SD2 takes first step toward moving 6th grade to middle school

2012-12-17T20:10:00Z 2012-12-18T11:59:03Z SD2 takes first step toward moving 6th grade to middle schoolBy ROB ROGERS rrogers@billingsgazette.com The Billings Gazette

In the next few years, sixth-graders in School District 2 are likely to join middle school, leaving behind their elementary school counterparts, as trustees move forward with a plan to modernize the school district. 

Trustees voted Monday night to take the next step toward reconfiguring the SD2 elementary schools as kindergarten through fifth grade.

The change is one option presented to trustees as part of the master facilities plan process the district has undertaken over the past six months. 

With Monday night's vote in place, O2 Architects in Billings and national design firm DLR Group will create draft plans of what a K-5, 6-8, 9-12 school district would look like. 

The board will have to approve those plans and then pass a multimillion-dollar bond with voters before grade configurations would actually change. 

The entire process would take three years after a successful bond vote and involve the construction of new middle schools — and possibly new elementary schools — along with additions to existing schools. 

The switch would mark a significant change for the district. For that reason, Trustee Pam Ellis wanted to make sure the public had time to digest the plan and comment on it.

She felt the vote Monday night was too soon and called it a "stealth decision" by the board as it didn't leave enough time for public comment.

Earlier in the evening, Superintendent Terry Bouck pointed out to the board that since September he had attended 25 meetings with community groups and sat down for a local radio show to discuss the district's planning process.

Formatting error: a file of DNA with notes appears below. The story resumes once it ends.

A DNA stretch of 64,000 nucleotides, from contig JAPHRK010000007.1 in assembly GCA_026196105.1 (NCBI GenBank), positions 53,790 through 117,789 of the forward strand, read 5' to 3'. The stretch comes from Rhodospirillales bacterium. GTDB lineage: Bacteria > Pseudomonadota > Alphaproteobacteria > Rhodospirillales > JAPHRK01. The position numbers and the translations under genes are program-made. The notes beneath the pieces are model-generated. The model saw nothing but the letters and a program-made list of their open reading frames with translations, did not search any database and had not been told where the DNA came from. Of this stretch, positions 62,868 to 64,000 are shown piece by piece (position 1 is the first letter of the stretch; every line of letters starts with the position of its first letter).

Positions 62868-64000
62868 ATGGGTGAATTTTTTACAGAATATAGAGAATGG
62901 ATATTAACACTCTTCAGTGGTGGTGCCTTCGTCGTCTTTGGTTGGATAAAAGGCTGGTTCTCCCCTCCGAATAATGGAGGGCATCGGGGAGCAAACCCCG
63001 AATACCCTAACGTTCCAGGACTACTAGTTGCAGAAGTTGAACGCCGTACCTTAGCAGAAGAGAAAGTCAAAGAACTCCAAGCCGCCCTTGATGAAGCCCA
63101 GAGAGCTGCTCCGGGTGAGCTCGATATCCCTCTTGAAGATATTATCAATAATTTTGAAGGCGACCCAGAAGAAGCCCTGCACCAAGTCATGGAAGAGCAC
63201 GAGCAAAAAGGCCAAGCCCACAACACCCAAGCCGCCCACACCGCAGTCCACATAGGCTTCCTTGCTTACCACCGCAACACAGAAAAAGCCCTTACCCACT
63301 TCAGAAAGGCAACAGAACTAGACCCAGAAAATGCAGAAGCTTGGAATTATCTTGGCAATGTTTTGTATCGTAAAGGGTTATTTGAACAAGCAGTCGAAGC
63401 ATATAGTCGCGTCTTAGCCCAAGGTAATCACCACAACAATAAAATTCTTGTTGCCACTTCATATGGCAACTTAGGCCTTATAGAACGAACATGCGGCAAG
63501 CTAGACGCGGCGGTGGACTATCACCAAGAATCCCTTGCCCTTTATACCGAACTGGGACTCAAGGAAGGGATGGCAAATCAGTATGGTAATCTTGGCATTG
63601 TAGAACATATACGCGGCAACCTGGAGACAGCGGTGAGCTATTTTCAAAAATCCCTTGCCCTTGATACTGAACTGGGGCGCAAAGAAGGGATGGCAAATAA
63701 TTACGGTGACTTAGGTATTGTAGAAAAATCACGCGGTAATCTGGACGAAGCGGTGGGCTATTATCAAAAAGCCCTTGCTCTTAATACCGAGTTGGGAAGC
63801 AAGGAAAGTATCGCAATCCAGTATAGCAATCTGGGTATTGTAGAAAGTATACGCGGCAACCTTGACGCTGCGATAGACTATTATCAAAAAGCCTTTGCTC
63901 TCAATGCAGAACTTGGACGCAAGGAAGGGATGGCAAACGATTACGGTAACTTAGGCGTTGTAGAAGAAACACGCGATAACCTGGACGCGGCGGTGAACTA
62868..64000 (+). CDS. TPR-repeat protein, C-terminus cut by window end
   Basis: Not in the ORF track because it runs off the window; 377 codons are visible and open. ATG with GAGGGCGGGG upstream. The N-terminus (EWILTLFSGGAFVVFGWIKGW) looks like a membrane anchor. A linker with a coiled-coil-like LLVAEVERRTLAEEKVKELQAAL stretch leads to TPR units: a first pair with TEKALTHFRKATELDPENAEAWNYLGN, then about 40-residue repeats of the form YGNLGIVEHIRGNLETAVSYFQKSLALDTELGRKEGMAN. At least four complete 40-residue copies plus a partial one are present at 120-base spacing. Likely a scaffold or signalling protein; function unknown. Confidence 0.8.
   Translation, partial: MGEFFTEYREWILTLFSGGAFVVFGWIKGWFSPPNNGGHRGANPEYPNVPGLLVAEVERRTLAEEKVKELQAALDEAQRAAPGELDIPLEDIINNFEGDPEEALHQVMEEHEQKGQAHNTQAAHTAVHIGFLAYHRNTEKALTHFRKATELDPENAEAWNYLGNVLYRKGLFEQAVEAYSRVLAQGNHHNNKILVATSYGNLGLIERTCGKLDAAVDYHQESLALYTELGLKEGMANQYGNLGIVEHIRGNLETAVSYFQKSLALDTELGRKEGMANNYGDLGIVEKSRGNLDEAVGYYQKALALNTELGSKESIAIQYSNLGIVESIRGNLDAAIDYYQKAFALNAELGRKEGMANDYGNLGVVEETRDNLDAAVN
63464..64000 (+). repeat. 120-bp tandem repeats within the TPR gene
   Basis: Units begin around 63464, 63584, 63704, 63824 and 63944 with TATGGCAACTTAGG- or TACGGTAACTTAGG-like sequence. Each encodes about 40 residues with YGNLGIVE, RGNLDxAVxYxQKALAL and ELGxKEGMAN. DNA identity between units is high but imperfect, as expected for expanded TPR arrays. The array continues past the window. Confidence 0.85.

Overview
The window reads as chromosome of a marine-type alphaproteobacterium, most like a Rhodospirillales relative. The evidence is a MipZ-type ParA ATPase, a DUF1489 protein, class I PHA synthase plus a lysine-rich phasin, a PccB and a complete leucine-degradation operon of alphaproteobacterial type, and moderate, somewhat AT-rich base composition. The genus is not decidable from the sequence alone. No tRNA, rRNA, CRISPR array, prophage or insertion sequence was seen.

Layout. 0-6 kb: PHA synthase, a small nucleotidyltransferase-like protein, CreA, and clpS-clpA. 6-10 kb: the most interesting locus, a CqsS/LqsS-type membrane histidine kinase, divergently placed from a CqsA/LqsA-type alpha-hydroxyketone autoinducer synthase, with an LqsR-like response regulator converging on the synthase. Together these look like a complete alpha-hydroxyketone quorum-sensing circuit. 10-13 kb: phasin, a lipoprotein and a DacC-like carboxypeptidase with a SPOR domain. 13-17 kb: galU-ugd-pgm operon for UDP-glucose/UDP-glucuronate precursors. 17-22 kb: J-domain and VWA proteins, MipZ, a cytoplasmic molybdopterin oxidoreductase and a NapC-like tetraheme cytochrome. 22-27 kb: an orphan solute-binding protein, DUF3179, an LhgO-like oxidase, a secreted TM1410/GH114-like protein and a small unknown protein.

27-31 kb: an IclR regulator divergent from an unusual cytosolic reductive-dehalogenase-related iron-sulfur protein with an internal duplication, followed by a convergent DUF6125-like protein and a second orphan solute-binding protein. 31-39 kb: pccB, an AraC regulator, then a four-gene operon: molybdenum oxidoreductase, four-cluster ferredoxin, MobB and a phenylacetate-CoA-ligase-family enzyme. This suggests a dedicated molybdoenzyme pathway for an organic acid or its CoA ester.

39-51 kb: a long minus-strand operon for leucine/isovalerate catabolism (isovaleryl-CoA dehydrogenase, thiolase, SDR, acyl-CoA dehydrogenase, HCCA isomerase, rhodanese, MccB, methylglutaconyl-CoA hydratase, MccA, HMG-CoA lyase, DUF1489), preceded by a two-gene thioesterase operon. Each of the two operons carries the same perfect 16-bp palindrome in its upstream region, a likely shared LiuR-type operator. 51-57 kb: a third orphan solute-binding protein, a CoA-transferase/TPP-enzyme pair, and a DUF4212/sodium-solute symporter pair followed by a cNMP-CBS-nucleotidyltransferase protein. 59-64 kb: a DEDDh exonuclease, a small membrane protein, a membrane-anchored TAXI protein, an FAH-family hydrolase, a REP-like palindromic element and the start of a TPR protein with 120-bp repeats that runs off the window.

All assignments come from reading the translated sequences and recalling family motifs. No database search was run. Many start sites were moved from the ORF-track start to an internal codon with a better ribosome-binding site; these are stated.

The district also has held a series of community meetings through the fall with O2 and DLR representatives to map out the master facilities plan.

There's been ample opportunity for public input and feedback, Trustee Greta Besch Moen said.

SD2 officials are hopeful that as the planning process gains momentum more community members will come to meetings and offer input.

The district has paid nearly $300,000 for the master facilities plan, which includes a complete demographic study of the school district.

Bouck called it "money well spent" and said moving forward with the planning process allows O2 and DLR to do what the district hired them to do.

"You need to support the professionals you've hired," he said.

The draft plan for the new K-5 grade configuration for SD2 will be presented at a February meeting for the community.

Monday night's meeting began on a somber note with trustees holding a moment of silence for the 20 first-graders and seven adults killed by a gunman on Friday in Newtown, Conn.

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